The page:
Every gym I've been to has a spinner thing that will spin the wetness (mostly) off of your suit. You can pack that and a towel off in your gym bag, just be sure to get it out when you get home and hang it up. I have a locker at my gym and I can hang my not-that-wet suit and my towel and it's dry next time I'm there, a day or two. Gym locker rooms are kept not-too-warm specifically to discourage mold on drying stuff. Those swimmer towels are great too because they can really dry you off and are small. You might also want to consider special swimmer shampoo (expensive, worth it) and bring some sort of moisturizer with you because you sweat in the pool and unlike a lot of other sports, you're usually not drinking as much so drink water and hydrate your skin afterwards. Don't swim on a full stomach, obviously, and if you might be a little hungry have something afterwards, swimming can make you starving.

Also each lap pool has slightly different etiquette as far as lap swimming. Often the lanes, if there are more people than lanes, are split by how fast people are swimming. In some places people split lanes (i.e. you and a person go up and back next to each other) and in others people swim in circles (i.e. you and the other person are basically following each other and go up the same side and back the other side) and some places that are busy have the lanes also split by how fast you swim (i.e. fast swimmers here, pokey swimmers here) and you tap the feet of the person in front of you if you are catching up to them and they pull over and let you pass. My place is rarely that full so I'll let someone else speak to that whole deal who knows more than I do.
posted by jessamyn at 12:50 PM on January 8 [1 favorite]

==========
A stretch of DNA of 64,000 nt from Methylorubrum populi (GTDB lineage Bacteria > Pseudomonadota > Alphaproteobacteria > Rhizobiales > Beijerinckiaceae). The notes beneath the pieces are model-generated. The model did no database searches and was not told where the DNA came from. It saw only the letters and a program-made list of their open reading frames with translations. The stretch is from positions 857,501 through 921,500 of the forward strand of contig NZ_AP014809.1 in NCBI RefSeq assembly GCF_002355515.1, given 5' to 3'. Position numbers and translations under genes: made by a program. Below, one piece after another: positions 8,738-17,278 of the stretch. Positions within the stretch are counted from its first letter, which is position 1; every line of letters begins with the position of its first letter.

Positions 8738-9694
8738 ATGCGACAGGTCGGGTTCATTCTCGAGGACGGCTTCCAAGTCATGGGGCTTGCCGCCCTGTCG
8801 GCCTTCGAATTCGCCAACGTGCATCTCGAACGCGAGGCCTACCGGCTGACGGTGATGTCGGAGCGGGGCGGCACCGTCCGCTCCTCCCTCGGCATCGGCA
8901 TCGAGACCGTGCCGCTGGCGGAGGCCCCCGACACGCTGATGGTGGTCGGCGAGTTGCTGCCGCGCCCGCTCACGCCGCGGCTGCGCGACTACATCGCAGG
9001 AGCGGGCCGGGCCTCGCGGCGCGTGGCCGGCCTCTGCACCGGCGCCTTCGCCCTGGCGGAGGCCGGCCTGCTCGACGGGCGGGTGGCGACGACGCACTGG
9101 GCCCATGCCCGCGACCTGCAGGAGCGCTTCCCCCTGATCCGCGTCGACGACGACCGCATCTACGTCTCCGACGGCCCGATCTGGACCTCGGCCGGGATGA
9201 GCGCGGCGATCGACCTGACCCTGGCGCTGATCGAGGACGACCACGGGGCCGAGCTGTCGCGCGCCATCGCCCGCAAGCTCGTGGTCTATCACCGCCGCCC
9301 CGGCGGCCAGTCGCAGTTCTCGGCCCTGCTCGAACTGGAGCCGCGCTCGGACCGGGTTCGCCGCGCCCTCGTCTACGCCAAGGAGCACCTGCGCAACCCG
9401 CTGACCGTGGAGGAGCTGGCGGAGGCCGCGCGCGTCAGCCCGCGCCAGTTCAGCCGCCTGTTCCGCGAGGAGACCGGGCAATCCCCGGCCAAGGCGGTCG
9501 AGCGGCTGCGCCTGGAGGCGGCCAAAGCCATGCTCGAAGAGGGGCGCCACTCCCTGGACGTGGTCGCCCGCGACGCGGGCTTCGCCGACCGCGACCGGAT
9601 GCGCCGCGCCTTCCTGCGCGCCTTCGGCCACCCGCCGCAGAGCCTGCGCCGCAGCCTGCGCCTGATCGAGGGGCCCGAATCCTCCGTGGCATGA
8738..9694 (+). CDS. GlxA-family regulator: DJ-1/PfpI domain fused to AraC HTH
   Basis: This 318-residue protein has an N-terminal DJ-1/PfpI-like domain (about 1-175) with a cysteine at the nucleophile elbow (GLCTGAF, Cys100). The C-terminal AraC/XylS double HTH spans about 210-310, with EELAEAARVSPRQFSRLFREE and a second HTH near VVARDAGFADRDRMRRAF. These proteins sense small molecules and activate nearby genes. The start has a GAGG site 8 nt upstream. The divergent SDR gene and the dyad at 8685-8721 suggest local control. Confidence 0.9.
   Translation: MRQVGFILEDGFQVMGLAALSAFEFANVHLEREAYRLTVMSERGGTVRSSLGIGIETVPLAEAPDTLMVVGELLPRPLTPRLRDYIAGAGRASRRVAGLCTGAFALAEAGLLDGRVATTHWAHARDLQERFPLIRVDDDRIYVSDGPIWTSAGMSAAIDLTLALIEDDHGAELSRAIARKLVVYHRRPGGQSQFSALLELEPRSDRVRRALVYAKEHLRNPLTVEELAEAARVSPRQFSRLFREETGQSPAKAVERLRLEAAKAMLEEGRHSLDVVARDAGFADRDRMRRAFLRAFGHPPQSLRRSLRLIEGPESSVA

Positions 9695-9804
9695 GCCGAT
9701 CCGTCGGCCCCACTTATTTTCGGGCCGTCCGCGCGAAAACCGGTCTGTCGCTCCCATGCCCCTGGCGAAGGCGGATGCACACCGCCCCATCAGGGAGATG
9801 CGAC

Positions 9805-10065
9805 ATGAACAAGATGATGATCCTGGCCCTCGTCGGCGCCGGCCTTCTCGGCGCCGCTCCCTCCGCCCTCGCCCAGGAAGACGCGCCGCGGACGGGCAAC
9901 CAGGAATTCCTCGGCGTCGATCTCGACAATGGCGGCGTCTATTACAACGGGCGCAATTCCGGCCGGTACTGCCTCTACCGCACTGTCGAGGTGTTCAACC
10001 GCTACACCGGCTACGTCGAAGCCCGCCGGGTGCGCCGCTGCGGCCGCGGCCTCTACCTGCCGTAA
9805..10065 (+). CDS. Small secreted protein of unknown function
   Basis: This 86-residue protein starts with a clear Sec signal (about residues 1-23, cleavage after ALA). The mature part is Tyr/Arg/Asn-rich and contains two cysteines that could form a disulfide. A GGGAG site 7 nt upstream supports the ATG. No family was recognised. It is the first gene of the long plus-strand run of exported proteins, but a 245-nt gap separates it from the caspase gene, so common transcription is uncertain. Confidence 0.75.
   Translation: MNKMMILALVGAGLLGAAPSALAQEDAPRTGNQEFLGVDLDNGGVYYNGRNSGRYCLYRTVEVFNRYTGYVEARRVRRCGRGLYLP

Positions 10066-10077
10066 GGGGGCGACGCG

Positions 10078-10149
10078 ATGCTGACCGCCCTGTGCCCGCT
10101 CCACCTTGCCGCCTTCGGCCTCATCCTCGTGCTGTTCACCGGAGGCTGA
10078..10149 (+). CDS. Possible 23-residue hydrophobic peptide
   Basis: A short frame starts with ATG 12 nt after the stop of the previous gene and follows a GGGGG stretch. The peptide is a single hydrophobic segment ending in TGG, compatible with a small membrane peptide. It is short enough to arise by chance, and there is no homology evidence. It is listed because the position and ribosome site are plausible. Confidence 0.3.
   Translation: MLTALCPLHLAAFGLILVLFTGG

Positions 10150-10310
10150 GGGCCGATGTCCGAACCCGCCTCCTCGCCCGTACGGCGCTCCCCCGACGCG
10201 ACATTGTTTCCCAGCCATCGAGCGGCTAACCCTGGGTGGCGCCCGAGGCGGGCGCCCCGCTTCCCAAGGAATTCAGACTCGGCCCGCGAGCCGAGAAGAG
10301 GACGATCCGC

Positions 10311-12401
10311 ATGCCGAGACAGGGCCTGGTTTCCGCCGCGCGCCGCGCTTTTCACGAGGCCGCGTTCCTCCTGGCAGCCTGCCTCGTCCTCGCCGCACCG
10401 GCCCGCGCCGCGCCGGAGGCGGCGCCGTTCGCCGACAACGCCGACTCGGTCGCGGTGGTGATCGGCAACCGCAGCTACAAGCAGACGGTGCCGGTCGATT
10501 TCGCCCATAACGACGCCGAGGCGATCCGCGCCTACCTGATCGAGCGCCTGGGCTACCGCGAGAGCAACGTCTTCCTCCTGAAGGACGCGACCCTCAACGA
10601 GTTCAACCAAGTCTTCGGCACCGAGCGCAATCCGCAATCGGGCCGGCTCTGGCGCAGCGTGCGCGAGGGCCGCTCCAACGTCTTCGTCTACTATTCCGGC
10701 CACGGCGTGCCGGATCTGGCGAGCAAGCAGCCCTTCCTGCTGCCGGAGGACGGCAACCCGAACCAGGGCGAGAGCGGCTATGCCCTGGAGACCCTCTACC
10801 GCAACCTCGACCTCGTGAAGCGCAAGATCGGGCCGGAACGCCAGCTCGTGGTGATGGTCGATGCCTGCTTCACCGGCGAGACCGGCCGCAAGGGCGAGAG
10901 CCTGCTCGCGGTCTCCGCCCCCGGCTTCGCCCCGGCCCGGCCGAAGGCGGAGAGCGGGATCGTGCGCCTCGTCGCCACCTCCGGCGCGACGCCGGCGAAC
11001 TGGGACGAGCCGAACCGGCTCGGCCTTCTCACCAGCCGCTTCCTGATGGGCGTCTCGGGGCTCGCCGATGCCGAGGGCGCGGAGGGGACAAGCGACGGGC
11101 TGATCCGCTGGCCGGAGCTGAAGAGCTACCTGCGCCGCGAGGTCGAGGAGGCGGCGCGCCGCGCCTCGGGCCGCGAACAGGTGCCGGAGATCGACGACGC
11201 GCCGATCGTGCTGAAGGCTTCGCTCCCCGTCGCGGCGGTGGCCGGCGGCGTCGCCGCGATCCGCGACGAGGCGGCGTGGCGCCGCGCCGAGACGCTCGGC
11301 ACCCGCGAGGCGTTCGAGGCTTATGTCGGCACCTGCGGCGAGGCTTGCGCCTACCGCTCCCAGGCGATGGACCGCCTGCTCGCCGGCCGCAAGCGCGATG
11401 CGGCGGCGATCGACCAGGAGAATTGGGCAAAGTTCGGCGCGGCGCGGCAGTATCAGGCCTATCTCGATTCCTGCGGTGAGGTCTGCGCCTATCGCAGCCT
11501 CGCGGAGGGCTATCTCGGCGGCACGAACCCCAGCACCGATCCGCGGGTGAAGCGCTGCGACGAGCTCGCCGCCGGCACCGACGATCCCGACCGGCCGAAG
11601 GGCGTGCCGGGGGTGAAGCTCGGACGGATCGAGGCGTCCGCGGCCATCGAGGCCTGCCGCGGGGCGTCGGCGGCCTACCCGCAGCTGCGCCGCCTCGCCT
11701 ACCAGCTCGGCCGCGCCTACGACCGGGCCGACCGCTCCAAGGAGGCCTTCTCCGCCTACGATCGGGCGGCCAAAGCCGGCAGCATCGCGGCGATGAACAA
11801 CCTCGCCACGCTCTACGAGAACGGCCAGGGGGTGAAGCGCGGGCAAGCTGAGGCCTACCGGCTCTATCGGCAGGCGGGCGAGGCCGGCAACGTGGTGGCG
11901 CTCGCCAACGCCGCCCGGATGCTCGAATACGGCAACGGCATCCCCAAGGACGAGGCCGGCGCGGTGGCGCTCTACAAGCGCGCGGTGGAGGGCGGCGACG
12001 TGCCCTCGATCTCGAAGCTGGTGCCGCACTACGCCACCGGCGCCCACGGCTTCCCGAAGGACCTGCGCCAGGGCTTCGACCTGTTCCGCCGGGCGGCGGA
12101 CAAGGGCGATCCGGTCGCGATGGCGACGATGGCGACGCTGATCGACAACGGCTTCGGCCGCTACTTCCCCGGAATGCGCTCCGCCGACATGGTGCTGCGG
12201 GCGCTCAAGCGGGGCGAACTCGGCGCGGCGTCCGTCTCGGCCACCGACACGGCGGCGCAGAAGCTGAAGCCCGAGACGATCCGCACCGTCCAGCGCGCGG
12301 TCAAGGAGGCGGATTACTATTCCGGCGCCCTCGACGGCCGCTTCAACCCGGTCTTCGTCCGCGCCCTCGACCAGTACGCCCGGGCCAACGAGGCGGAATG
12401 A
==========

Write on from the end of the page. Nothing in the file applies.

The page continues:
I've only ever swam at one gym, so YMMV. My gym provides clean towels, I just pick a couple up at the front desk on the way to the locker room and drop them in the laundry bin on the way out.

They also provide plastic bags in the locker room for wet clothes, so I rinse out my suit, put it in a plastic bag and stash it in my car for the day.

For a fee my gym also offers laundry service, and when I used it I put my suit in a mesh bag provided by the gym with my locker number on it, and threw it in the bin with the towels on the way out.

If I didn't have these amenities I'd probably just bring my own plastic bags and stash everything in a water-resistant gym bag in my car until I got home to throw my stuff in the washer.
posted by Serene Empress Dork at 12:52 PM on January 8


I use a large wetbag (normally used to hold cloth diapers that need to be washed) to shove all my wet stuff in anytime we go to the pool, beach, etc. It's lined with water resistant material, but you're going to want to dump it all in the washer by the end of the day or you'll get a pretty gross smell going.
posted by chiababe at 1:20 PM on January 8 [1 favorite]


Wash your body with soap after the swim. Wash your hair after, and use conditioner; then wash & conditioner again before bed. Chlorine DESTROYS hair.
posted by St. Peepsburg at 1:24 PM on January 8 [1 favorite]


If you want to help stop chlorine from drying out your hair, you should wet it thoroughly with fresh water prior to going into the pool and then put on a swim cap. Then rinse and shampoo immediately after getting out. I also add conditioner to my hair before putting on the swim cap, but I have long hair so YMMV.
posted by corn_bread at 1:33 PM on January 8 [2 favorites]


When I was working and swimming on a college campus, I brought the wet swimsuit (although mostly dried by the centrifuge thingie) back to my office, where I had hung a tension-closet rod under my desk. I hung the suit and towel there and they dried completely before the next day's workout-lunchbreak.